Simmons understood that leaks to newsmen—or worse, to the Barrow gang—might jeopardize the whole effort. For that reason, he and Captain Hamer operated entirely in secret. They never met at the prison; instead Hamer gave his boss regular reports privately, in secluded hotel rooms around the state. During one of these conversations, the captain asked Simmons about bringing in Bonnie and Clyde dead or alive. Simmons replied, “The thing for you to do is put them on the spot; know you are right—and then shoot everybody in sight.”

That is exactly what happened to Parker and Barrow near Arcadia, Louisiana, on the morning of April 23, 1934. A stoolpigeon in the Barrow gang secretly gave their location away in exchange for a criminal pardon negotiated by Simmons with Governor Ferguson. Hamer and his men were concealed along the side of a country road. They opened fire as the two outlaws drove by in a stolen Ford V-8 sedan, riddling the automobile with several hundred bullets. As Simmons later noted, “Bonnie and Clyde had come to the end of the trail.” The posse gratefully presented Simmons with one of Clyde’s revolvers taken from the bloody death car.

Lee Simmons
Lee Simmons

Lee Simmons left his job as prison director the year after he successfully supervised the hunt for Bonnie and Clyde. Desiring a more sedate life with his family, he returned to Sherman, where he became clerk the United States Federal Court and later served as an administrator of the Southwestern Power Commission. He also continued his interest in cattle raising. As Dallas newspaper columnist Lyn Landrum once wrote about Simmons, he “loved cattle, loved cowmen, and loved the open country.”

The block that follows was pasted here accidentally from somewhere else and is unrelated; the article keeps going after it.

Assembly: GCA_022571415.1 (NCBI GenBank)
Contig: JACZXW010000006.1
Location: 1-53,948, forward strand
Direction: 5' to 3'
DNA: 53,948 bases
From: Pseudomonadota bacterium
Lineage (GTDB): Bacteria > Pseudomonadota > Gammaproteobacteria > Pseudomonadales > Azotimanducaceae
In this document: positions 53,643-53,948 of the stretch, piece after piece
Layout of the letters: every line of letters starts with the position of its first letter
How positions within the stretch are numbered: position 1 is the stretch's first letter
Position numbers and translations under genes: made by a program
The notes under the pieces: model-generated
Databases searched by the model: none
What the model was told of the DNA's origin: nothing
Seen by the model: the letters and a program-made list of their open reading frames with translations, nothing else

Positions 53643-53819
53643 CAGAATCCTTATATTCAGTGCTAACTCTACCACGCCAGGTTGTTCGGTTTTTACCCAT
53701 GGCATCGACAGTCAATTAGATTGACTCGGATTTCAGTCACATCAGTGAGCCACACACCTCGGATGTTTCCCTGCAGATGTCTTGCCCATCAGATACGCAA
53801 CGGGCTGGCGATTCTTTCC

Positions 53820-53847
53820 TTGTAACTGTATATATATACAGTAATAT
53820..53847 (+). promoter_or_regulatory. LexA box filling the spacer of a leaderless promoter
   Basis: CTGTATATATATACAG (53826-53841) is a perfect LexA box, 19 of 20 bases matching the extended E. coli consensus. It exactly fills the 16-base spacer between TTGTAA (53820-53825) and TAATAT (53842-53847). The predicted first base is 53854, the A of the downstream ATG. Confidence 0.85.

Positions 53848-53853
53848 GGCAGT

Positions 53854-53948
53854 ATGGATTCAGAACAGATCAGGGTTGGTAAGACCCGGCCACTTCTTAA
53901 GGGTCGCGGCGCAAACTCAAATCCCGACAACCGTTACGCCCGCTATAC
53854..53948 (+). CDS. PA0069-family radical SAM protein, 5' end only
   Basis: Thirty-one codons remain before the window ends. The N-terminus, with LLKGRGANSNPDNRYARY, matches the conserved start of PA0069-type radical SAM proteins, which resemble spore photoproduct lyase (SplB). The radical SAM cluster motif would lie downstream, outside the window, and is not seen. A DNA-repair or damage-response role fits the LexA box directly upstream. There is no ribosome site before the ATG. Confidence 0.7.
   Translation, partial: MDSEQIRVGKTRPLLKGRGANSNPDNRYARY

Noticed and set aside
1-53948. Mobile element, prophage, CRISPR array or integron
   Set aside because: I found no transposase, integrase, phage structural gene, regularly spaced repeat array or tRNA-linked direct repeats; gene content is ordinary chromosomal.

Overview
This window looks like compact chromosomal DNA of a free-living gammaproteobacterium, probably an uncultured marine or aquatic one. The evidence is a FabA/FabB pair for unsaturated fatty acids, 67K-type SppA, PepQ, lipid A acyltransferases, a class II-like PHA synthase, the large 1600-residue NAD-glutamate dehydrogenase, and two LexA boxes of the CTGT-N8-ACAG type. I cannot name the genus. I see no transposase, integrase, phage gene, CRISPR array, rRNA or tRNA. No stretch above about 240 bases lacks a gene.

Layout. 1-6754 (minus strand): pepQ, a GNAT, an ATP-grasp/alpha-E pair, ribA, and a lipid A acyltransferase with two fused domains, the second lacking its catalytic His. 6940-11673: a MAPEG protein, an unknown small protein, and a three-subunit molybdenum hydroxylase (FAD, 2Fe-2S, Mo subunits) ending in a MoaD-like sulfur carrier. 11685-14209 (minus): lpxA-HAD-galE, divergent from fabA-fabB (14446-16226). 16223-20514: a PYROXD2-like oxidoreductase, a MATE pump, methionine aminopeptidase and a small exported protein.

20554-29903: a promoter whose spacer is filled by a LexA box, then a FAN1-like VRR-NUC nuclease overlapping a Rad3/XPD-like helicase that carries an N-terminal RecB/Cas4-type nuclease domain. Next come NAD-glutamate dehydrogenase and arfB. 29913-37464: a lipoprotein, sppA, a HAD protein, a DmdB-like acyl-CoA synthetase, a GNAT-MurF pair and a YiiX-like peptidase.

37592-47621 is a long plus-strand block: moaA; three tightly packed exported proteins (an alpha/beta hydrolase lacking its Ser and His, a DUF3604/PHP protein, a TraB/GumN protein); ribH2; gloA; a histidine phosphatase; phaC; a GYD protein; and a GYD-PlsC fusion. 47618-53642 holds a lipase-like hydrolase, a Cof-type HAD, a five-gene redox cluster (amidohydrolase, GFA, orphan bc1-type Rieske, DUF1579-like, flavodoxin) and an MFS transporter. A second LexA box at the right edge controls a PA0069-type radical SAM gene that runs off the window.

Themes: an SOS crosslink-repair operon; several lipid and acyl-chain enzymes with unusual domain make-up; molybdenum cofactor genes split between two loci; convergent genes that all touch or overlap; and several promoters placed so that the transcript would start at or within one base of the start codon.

Simmons was an affable man, and over his lifetime he established an ever expanding circle of friends. One of them, Sherman rancher Pete Hudgins, named his son for Lee Simmons in 1921, and the Grayson lawman counted cowboy movie star Tom Mix, humorist Will Rogers, and a host of important political leaders in Texas as his friends, as well. On his death in 1957, the Dallas Morning News told its readers that “his career spanned the era from the six-shooter to the atomic missile.”

Now Lee Simmons, in the person of actor Lee Majors, will be on the silver screen for all to see this coming fall in the new Bonnie and Clyde film, although almost certainly, the real Simmons would not have approved of the outlaws becoming the subjects of movie adulation. But no matter how Bonnie and Clyde are portrayed in the upcoming film, either sympathetically as tragic heroes or more harshly as counter cultural anti-heroes, it was in life that Sherman’s Lee Simmons had the last word on them. Writing in his memoirs about Bonnie and Clyde, he observed “as they had sowed, so also had they reaped.” To him, they were always lawless murderers, plainly and simply so.